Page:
One of the most common questions I am asked is "How do we tell the grandchildren about Mom's dementia diagnosis?" It is estimated we currently have 3 million teens and pre-teens helping as direct family caregivers in our country alone. Talking to them about what dementia is and what it is doing to their loved one is a critical part of helping them to cope with the burden of care.
Explaing dementia to children is not easy, after all dementia is a terminal disease and obviously affecting someome they love. Here are some of the "Do's and Don't's" related to the age of your grandchildren.
Do: Just try to keep the information on their level. Young children don't have the ability to process illness and disease. This means saying things like "Gran has a sick brain," or "Gran may not remember your name sometimes."
Don't: Try to avoid saying "Gran is sick" as children can draw inferences from that information. In other words, everybody, including children, gets sick. It's better that the children understand Gran's behaviors or changes are because of a "sick brain." It helps them begin to make the step to understanding she has a specific illness.
Do: You will probably need to repeat the information several times as younger children live in the "here and now."
Don't: Pretend to know everything. Don't be afraid to admit you may not know all the answers. Children need to feel secure and safe. As long as you can be calm, the kids will probably be okay. Remember, children, even preschoolers, can be quite direct with their questions and they expect answers. Don't make anything up, but try to be honest. Pre-schoolers don't need a lot of detail, they just need an answer.
Do: Remember it's okay to be sad and to tell this age group you are sad about Gran's sick brain. Chances are they are already aware people in the family are sad. Talking about it helps them adjust to these new feelings in the family.
Do: Be sure to tell them Gran's sick brain is not their fault. Children, both pre-schoolers and pre-teens, can take on a burden of guilt and feel like their behavior may have caused Gran's brain to be sick.
Do: Be sure to tell them that sometimes a sick brain can make Gran do things that seem silly or odd. She may forget their names or her manners or say something out of character. Or she may appear to be upset or lost at times. Remind them these things are because of her sick brain and not because of them.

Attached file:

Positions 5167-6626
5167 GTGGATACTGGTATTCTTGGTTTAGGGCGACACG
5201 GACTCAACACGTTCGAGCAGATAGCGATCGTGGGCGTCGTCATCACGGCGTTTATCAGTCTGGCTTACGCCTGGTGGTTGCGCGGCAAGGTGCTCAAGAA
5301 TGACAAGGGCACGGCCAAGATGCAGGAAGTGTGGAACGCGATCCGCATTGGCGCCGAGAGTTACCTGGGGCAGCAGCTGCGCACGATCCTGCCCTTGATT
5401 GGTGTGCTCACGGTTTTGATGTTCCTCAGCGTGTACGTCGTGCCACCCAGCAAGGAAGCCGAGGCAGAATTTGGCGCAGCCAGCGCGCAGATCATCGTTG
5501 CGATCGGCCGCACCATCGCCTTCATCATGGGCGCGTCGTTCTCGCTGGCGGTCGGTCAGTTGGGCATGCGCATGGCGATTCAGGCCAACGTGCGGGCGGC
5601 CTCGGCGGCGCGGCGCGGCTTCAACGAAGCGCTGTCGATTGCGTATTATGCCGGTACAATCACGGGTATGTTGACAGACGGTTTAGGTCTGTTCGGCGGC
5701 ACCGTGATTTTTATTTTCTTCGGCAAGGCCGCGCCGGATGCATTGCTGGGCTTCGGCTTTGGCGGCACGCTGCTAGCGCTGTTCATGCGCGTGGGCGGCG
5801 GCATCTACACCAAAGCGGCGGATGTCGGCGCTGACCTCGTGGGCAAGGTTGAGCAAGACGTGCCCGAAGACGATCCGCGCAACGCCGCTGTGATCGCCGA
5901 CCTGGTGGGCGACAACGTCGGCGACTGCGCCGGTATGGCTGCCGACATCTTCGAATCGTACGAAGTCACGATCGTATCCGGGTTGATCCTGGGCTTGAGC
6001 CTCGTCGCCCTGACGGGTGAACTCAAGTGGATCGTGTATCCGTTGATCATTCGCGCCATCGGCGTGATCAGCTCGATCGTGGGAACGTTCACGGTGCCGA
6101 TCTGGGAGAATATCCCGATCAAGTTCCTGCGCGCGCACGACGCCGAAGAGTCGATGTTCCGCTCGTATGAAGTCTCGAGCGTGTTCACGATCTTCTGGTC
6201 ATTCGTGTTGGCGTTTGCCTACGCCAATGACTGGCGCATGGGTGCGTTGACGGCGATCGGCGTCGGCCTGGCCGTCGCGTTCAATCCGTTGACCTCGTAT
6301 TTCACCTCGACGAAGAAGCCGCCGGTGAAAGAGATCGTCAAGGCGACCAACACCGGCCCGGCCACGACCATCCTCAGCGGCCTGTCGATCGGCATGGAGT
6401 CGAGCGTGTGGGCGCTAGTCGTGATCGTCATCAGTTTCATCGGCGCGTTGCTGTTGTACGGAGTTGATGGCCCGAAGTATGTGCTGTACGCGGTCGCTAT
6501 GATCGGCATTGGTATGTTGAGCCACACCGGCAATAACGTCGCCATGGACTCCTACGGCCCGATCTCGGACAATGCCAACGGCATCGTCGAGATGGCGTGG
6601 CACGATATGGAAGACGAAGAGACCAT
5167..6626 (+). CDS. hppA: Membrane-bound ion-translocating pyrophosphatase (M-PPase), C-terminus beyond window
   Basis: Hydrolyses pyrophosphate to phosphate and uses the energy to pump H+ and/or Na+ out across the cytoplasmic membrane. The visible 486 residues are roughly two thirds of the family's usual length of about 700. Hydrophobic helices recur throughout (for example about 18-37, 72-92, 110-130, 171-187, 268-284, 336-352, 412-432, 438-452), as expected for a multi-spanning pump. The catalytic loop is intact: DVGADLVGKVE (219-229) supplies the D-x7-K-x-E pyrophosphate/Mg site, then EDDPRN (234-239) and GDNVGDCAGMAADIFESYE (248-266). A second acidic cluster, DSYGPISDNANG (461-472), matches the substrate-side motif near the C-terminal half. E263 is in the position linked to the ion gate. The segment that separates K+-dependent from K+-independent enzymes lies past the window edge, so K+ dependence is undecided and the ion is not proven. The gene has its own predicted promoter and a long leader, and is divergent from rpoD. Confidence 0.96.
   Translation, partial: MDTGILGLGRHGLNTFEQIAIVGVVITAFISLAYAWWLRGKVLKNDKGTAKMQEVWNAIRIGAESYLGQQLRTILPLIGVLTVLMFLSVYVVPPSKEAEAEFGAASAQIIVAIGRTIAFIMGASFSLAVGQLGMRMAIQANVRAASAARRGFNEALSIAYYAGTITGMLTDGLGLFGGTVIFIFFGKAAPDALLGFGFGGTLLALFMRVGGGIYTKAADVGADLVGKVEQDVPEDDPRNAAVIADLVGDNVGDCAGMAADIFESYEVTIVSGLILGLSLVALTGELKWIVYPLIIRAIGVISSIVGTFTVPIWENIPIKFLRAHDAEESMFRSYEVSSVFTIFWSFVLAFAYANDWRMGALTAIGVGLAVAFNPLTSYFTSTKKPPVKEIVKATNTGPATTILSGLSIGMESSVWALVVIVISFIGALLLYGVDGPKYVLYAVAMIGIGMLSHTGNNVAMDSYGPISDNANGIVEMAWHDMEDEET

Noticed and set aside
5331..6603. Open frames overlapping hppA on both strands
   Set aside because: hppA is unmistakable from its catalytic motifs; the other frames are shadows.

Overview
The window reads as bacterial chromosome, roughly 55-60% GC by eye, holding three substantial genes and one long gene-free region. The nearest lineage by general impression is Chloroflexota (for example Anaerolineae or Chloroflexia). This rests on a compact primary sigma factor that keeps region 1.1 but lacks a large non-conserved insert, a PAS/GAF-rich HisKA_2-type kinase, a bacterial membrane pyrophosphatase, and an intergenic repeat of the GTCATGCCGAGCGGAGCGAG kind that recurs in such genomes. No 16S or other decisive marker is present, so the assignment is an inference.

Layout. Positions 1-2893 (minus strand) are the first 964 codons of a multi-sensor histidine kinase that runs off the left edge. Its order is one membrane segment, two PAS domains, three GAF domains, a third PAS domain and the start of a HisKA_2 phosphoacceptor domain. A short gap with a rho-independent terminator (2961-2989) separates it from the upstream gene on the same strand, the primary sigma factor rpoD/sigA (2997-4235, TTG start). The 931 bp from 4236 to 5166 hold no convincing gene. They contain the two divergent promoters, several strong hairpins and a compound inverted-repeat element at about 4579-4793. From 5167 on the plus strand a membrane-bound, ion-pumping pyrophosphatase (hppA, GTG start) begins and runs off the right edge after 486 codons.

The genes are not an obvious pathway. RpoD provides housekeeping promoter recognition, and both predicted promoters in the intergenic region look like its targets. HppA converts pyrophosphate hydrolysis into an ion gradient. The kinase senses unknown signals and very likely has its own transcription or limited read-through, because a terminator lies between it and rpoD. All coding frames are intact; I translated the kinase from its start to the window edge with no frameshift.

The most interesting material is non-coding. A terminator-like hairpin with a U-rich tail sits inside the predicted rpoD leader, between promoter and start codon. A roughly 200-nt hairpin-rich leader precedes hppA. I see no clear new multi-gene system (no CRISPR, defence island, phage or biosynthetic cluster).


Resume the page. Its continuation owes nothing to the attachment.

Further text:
School Age and Pre-Teens
This age group is quie capable of understanding complex feelings and events, but they will still need your guidance.
Do: Be prepared for discussions. Eight and nine year old children can process that dementia is a terminal disease and what that means. They can understand illness and death. They may ask detailed questions about the disease progression. And because they are more likely to have a literal thinking process, they may ask painfully frank questions. "Is Gran going to die?" "Does she hate me?" "Is she sick because I was bad?"
Do: Watch for signs they are suffering emotionally and physically. Stomach aches, headaches, withdrawn or depressed behavior, strange aches and pains, or bad dreams are not uncommon. Let the teacher know about Gran if schoolwork suffers or seek additional support for your child.
Don't: Pretending nothing is wrong when the children are around can have serious negative impacts on them. Dementia affects the family cycle and it's dynamics. Keeping information secret can lead children to believe they are somehow responsible for changes.
This can be a challenging group. A child that has been very close to Gran may withdraw or be easily hurt by changes in her behavior. At times, teenagers may appear uncaring or refuse to visit. The perception of appearing not to care may be related more to what is occurring with the teenager -- school, hormones, physical changes, etc. Or the teenager may be overwhelmed at the thought of losing Gran or seeing declines and changes in Gran's abilitites.
Teenagers can also be easily embarrassed. They may be afraid of experiencing or exhibiting emotion about Gran's dementia. They may be unable to talk about their feelings or fears.
Do: Offer to be available to talk about what is happening to Gran.
Don't: Trying to force teenagers to respond may only push them farther away.
Do: Allow teenagers time to adjust to the announcement of Gran's dementia.Don't: Everyone gets frustrated. Some people experience this as anger. Don't tell your teenager to stop having his or her feelings. After all, a dementia diagnosis starts the process of grieving and remember, all of us, regardless of our age, grieve differently.